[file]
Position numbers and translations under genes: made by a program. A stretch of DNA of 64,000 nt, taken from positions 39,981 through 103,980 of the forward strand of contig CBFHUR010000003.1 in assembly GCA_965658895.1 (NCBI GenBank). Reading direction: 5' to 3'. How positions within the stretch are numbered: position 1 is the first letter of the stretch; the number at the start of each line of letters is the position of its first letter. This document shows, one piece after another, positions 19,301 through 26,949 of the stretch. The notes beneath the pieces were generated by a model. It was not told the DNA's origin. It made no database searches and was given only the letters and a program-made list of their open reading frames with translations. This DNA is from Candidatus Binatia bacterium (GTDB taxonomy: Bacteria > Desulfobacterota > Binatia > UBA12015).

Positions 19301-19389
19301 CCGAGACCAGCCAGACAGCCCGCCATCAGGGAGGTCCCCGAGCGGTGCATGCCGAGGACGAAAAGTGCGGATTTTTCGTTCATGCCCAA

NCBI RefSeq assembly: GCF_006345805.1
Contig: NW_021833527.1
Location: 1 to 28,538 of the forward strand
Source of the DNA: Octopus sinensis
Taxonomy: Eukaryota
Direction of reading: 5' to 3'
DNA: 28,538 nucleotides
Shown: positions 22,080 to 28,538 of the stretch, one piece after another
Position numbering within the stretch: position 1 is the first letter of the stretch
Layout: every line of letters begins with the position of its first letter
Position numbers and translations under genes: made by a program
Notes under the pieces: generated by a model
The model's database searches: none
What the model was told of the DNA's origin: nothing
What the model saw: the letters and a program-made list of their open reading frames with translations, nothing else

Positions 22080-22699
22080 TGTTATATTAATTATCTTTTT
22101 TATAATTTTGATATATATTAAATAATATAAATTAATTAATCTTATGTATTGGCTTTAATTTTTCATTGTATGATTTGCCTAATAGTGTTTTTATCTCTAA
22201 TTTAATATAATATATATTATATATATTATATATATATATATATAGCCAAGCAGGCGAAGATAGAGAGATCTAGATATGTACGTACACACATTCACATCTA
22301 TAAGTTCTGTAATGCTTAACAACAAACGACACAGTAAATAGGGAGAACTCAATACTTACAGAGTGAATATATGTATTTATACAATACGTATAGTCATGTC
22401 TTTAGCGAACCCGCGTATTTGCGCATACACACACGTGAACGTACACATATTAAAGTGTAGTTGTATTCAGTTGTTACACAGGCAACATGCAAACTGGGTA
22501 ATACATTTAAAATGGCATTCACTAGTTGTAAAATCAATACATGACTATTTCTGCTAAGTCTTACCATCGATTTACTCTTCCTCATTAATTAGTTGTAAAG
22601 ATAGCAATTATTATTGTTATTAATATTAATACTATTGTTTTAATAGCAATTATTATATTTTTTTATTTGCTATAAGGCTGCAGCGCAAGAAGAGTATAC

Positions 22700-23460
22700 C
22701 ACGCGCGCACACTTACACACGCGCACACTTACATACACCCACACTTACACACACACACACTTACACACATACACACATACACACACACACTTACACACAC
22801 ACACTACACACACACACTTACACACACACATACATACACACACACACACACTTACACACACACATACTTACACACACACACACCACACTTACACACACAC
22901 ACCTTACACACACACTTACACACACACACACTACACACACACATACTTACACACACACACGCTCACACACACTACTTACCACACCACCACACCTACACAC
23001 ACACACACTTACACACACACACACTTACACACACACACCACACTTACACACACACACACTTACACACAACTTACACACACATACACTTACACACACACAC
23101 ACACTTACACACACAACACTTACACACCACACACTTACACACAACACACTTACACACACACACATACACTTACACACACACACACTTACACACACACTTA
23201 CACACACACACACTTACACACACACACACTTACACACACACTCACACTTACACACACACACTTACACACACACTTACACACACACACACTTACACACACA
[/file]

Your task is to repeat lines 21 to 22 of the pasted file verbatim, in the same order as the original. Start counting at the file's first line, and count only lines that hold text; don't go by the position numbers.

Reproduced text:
22101 TATAATTTTGATATATATTAAATAATATAAATTAATTAATCTTATGTATTGGCTTTAATTTTTCATTGTATGATTTGCCTAATAGTGTTTTTATCTCTAA
22201 TTTAATATAATATATATTATATATATTATATATATATATATATAGCCAAGCAGGCGAAGATAGAGAGATCTAGATATGTACGTACACACATTCACATCTA